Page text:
10.4049/jimmunol.1402552

Cutting edge: Hypoxia-inducible factor 1 negatively regulates Th1 function

Abstract

Tissue hypoxia can occur in physiological and pathological conditions. When O2 availability decreases, the transcription factor hypoxia-inducible factor (HIF)-1α is stabilized and regulates cellular adaptation to hypoxia. The objective of this study was to test whether HIF-1α regulates T cell fate and to define the molecular mechanisms of this control. Our data demonstrate that Th1 cells lose their capacity to produce IFN-γ when cultured under hypoxia. HIF-1α-/- Th1 cells were insensitive to hypoxia, underlining a critical role for HIF-1α. Our results point to a role for IL-10, as suggested by the increased IL-10 expression at low O2 levels and the unchanged IFN-γ production by IL-10-deficient Th1 cells stimulated in hypoxic conditions. Accordingly, STAT3 phosphorylation is increased in Th1 cells under hypoxia, leading to enhanced HIF-1α transcription, which, in turn, may inhibit suppressor of cytokine signaling 3 transcription. This positive-feedback loop reinforces STAT3 activation and downregulates Th1 responses that may cause collateral damage to the host.SCOPUS: ar.jinfo:eu-repo/semantics/publishe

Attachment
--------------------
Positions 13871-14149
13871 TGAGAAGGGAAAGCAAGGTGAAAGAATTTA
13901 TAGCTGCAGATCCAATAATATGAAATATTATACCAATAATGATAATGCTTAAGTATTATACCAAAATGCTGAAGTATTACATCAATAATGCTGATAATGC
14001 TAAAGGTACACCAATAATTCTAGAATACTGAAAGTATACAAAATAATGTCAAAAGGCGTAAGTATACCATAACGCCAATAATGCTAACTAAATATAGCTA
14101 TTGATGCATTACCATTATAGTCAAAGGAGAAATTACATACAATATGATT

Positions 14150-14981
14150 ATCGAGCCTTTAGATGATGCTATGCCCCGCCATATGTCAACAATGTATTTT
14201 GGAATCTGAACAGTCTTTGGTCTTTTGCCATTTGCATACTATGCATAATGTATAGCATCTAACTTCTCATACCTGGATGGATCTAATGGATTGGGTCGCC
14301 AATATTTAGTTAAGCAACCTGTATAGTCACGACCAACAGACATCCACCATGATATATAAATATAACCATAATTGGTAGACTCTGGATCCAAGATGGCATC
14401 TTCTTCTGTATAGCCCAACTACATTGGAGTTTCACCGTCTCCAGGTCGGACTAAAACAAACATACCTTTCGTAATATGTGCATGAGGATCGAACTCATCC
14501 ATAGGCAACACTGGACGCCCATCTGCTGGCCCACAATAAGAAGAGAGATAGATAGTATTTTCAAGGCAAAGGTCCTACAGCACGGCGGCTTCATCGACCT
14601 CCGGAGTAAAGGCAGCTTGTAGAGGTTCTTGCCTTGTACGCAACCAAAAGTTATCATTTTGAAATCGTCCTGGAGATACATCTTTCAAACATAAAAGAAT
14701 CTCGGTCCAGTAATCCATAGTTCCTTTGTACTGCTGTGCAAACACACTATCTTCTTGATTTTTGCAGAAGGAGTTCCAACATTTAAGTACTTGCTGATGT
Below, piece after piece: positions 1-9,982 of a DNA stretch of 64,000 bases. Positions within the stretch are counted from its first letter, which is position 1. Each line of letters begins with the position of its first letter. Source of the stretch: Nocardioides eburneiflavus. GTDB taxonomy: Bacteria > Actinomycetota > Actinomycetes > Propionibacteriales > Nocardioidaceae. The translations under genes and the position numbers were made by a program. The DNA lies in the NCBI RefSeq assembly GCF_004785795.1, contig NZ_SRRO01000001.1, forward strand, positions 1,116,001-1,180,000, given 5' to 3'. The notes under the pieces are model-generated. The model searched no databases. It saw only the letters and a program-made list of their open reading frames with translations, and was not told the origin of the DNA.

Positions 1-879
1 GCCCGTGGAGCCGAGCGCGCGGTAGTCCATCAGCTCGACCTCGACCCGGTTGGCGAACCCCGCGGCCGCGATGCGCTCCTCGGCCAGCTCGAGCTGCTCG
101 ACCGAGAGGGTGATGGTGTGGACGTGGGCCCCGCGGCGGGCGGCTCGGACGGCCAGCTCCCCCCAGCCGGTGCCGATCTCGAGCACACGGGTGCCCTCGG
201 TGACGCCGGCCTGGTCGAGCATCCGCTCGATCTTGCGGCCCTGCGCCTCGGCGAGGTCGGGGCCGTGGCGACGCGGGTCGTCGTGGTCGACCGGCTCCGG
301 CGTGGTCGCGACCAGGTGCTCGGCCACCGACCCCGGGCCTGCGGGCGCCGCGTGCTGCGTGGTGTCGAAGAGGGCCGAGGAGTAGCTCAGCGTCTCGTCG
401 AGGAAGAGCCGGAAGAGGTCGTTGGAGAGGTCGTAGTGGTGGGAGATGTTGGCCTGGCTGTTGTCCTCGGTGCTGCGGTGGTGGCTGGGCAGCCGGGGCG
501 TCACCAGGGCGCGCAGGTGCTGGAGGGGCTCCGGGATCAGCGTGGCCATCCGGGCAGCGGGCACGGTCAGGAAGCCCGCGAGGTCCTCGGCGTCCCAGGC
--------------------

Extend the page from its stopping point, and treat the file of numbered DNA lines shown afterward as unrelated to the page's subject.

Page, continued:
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oai:dipot.ulb.ac.be:2013/217555Last time updated on 2/23/2017

This paper was published in DI-fusion.

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